Discover New Insights By Mentoring Others

Discover New Insights By Mentoring OthersDiscover New Insights By Mentoring Others

Mentoring others. This is something we can all do no matter what stage of life we are at or what our life path is. Mentoring is a great way for us to understand what we know about ourselves and the subject at hand. If you have never taught I believe that mentoring is invaluable in discovering more about your own journey. Here are some key points about mentoring…..

  • If you are a creative who teaches, then you are already mentoring others.
  • Traditionally mentoring was a non paid activity, where you took  someone under your wing and showed them the ropes.
  • It is not dissimilar to an apprenticeship. However, apprentices are usually paid a small amount and in return they perform some of the more menial tasks of the job.
  • If you cannot afford to pay an apprentice you may still find that there are those new to your profession who will appreciate a hand in learning the basics, and who are willing to help you with the tasks of your art business in return.
  • The fact is, that you are teaching them what they need to know from the invaluable perspective of  where you have been. You are able to help them through the minefield of mistakes you have already made so they do not have to make them.
  • All importantly, you are showing them what works and what doesn’t.

Not only should you consider mentoring others, I would ask whether or not you have a mentor yourself. Sometimes a mentor may be found not in a single person, but rather, within the supportive environment of an online group. There are many of these on Facebook. Obviously you will need to test the waters so to speak, for  while where are some amazing groups out there, there are also many that are not so good. The other thing these groups are good for is extending your network and increasing your own support system.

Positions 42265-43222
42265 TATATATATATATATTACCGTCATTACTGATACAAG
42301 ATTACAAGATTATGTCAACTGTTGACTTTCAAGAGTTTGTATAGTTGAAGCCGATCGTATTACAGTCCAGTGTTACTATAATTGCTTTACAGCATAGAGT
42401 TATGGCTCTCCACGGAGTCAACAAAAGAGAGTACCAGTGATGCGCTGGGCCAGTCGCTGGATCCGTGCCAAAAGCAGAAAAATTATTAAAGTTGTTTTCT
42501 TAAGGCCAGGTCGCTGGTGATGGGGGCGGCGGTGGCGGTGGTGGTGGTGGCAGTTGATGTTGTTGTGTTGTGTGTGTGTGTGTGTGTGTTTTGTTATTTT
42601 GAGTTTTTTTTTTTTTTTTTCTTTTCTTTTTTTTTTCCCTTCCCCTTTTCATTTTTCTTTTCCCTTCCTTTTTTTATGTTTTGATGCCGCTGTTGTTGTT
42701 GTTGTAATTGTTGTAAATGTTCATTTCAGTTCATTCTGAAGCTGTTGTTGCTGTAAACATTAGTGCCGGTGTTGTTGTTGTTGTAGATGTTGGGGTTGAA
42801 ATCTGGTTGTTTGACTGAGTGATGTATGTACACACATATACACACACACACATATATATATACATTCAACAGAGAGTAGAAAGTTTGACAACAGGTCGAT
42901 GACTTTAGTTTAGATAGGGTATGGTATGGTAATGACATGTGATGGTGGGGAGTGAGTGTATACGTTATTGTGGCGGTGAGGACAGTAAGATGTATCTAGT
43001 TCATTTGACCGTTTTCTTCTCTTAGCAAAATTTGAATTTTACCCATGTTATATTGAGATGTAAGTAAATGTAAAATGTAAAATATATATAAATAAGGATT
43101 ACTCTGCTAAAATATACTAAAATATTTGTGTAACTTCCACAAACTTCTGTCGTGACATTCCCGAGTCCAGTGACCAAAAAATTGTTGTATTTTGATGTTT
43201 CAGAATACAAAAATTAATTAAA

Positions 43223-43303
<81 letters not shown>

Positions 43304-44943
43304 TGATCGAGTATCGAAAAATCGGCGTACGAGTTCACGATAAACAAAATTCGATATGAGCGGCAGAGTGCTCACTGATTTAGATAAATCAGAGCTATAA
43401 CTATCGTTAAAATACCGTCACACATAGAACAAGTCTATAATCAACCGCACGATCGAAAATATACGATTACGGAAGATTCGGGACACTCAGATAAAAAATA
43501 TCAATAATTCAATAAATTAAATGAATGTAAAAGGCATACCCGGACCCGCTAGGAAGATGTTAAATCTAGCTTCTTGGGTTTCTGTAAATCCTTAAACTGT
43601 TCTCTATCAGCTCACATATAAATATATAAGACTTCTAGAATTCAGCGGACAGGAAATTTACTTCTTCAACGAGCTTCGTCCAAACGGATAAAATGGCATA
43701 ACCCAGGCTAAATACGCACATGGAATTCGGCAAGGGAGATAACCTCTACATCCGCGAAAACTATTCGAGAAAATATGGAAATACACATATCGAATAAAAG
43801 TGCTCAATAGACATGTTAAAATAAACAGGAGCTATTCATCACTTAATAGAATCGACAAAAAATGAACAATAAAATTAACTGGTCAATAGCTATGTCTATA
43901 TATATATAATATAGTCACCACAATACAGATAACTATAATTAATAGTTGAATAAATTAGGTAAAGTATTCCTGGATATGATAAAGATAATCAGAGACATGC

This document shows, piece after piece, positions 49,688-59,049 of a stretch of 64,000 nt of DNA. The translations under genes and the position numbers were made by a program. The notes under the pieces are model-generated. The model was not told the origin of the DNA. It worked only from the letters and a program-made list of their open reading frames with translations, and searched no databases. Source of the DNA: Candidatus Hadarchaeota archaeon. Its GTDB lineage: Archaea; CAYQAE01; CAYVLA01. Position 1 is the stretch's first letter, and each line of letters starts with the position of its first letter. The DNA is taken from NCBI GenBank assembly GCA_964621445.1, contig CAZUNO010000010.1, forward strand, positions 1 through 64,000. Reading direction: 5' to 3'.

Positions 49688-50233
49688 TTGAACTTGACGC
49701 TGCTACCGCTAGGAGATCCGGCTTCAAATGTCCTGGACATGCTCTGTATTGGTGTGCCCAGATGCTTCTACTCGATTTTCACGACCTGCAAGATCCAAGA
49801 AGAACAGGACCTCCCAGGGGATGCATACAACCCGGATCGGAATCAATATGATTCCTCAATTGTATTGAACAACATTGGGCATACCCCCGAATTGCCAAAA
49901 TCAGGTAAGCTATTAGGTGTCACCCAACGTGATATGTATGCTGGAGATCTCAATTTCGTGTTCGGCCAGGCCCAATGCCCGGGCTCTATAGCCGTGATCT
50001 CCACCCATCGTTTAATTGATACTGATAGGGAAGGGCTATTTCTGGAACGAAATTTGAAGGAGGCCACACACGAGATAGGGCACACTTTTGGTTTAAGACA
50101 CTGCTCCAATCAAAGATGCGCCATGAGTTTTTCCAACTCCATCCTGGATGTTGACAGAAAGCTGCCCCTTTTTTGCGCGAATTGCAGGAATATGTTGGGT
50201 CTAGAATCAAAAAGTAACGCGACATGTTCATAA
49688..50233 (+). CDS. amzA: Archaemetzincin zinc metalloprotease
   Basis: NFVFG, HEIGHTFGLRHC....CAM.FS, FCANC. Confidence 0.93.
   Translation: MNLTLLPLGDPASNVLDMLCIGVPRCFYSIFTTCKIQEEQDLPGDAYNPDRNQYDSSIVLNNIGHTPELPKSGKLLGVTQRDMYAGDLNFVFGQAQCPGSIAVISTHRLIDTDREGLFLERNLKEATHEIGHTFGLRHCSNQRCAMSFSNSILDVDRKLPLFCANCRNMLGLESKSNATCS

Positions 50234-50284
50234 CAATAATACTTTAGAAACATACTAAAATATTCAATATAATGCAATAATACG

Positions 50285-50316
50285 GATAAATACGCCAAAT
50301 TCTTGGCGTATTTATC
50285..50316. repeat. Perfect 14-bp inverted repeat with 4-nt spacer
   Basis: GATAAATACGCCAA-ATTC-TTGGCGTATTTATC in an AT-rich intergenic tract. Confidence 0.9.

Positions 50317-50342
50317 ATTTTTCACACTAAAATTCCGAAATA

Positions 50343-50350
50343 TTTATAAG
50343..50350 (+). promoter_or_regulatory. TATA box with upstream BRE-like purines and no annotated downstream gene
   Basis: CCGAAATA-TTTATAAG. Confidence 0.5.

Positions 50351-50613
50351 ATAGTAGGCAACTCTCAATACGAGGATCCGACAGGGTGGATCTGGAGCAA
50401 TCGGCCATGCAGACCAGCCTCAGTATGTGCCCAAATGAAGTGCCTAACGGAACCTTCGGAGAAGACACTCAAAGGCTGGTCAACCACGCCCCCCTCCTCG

Mentoring Others

Mentoring Others

For an in-depth analysis of the benefits of mentoring others I suggest you take a look at this page on mentoring others.  Although it is written from a business perspective, it gives you many ideas to think about.

 

This Weeks Question: Do you need to find a mentor for yourself or to become one?

Next Weeks Post: Exhibiting – how to find the perfect space?

 

Pic Credits: Photo by leovalente

You may be interested to know that Michael Masterson, whom I mentioned in the previous post, still works with mentors and coaches, even though he is incredibly successful at what he does.  I think this in itself speaks volumes!

So what is the other type of coach he recommends? This is someone who works with you at a closer level .  They may not be the best in their field but they understand the mechanics of it and they are, more importantly, able to teach that to you.  For example if you want to learn artistic technique, a brilliant artist may not be a good teacher.  Rather, of more value to you,  would be someone who knows the techniques and how to get the best out of you, someone who has the tricks and tips and how to pass them on even though they may not be a hugely selling artist.  A great teacher/coach  in this vein is a rare treasure and if you find one, hang on to them until you have learnt all they have to share with you.

In terms of techniques there are so many different sources of information available to us these days  –  but the problem is that many of them give us no feed back.  How am I doing? What might I do next – related to my own artwork?

A coach or mentor on the other hand, will hold you accountable and push you to greater things than you thought possible.  When you are ready to give up they will give you a reason to give it a go one more time around- and wow are you glad they did! They will cajole, encourage, and get tough when you most need it.

Next post I would like to put forward one more level to the coaching triad which I believe is indispensable…… see you there

Previous posts on this topic:

Mentors and Coaches for Artists

Art Mentors And Coaches – Part 2

Mentors and Coaches-Part 3

Do you want to be a successful artist?  What does success mean to you? These are just two of the questions a coach might ask you?  Have you asked yourself these questions lately and what were the answers?